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Council Tax (Wales)

Council tax liability hmo student plus worker.

10 Jun 2020 | 1 comment


I have a HMO rented to a group of five students. One tenancy, jointly and equally liable. I have no idea who sleeps in which room as they have the whole house as joint tenants. They share kitchen and bathroom, lounge. Communications between them and the agents relating to repairs can be with any member, not necessarily all of them as is the case for notifications of visits by contractors or the agents. Essentially they function as a group. One dropped out of studying and the agents said that I as the landlord was now responsible for payment of the council tax, but as the tenancy agreement stated that the tenants were responsible then they, the agents would collect it from the tenants and pay it to the Council, which is what they are doing at the moment. However, I queried this with the council and have the following reply. Am I reading it wrongly when I interpret it as meaning that I am NOT responsible? Thank you.


‘’Liability for Council Tax

Liability for Council Tax is determined by the nature of the property concerned and the rental arrangement for the property. If the property is rented to tenants who constitute a single household, i.e. on a joint tenancy agreement as indicated the tenants are the liable persons for any Council Tax for the duration of their tenancy.

If a property is a HMO for Council Tax purposes (see below for full definition) and is rented to persons who do not constitute a single household (on separate tenancy agreements, on a room by room basis, tenants share cooking and washing facilities) the owner of the property is the liable person.

  1. Student Reductions.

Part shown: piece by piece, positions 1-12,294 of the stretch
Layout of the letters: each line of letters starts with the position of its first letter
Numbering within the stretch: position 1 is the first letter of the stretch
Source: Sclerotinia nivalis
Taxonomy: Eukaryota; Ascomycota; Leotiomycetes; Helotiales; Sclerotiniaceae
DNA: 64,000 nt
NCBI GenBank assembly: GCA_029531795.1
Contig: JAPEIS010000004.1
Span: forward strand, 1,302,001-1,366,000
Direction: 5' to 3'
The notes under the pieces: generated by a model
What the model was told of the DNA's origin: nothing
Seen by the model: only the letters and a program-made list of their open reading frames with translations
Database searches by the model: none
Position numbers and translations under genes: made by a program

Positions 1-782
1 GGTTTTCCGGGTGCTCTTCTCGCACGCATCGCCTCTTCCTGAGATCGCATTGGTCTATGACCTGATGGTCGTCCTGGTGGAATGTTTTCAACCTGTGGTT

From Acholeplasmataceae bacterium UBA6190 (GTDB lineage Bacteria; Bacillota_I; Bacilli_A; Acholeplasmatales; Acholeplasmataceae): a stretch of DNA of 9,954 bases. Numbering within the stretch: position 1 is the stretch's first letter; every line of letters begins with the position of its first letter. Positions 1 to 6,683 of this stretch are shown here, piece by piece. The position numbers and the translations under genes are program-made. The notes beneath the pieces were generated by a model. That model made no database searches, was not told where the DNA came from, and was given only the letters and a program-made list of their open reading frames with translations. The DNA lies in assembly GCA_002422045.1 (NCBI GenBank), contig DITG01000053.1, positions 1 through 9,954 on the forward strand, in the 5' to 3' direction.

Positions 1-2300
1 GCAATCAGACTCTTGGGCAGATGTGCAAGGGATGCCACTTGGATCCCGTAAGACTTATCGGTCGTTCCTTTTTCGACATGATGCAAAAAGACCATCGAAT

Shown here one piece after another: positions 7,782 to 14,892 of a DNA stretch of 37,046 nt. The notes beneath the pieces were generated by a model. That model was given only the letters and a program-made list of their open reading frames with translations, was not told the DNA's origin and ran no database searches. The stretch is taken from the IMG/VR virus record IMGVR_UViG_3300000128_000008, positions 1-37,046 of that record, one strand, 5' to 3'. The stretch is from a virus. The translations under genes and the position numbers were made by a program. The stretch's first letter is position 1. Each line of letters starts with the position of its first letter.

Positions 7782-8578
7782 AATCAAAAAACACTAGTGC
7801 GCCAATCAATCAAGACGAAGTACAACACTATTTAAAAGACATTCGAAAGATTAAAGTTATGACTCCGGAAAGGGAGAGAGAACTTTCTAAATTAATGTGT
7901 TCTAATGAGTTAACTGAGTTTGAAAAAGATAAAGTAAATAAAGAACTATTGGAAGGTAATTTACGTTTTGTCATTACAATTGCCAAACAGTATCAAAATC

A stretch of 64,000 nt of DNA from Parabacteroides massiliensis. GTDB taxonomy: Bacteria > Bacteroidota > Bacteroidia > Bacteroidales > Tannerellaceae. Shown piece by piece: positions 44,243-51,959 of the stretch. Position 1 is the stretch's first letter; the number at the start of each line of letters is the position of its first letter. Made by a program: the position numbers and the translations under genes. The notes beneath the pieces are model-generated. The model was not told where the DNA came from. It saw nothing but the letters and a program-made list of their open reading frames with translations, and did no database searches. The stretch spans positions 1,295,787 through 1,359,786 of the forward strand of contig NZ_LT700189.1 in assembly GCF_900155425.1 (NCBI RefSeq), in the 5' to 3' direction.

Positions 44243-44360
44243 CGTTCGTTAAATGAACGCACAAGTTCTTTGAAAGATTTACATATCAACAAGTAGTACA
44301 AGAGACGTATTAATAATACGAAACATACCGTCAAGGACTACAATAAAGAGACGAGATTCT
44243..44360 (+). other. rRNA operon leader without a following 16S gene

A property which is solely occupied by students is exempt. A property in which all except one of the occupants are students attracts a discount of 25%. A property in which 2 or more occupants are not students attracts the full charge.

I would therefore advise that if you were the owner of a student property which was exempt but following a withdrawal from a course exemption no longer applied, liability would be determined in accordance with Council Tax legislation and would depend on the nature of the property as described above. If the property was occupied by tenants on a joint agreement the tenants would become the liable persons (subject to Council Tax legislation concerning students).’’


1 Comment

  1. Imported

    01/12/2018 11:00 am

    You are correct that where the whole house is let on a single tenancy, the tenants are generally liable. A landlord is liable if part of a building is let (e.g. a bedroom).

    There is one caveat to this but it’s not commonly considered by councils: if the house has been converted or adapted so it could be let separately (locks on bedroom doors for example), that too is an HMO for council tax purposes. However, as we say, this doesn’t appear to be commonly used by councils and generally, they simply look at the letting (whole house or part of a house). We guess the reason is, the house would require an inspection to determine if an adaptation has been made.

    Please see this article for full details of the definition of an HMO for council tax purposes and follow the link within that article for an adaptation case.


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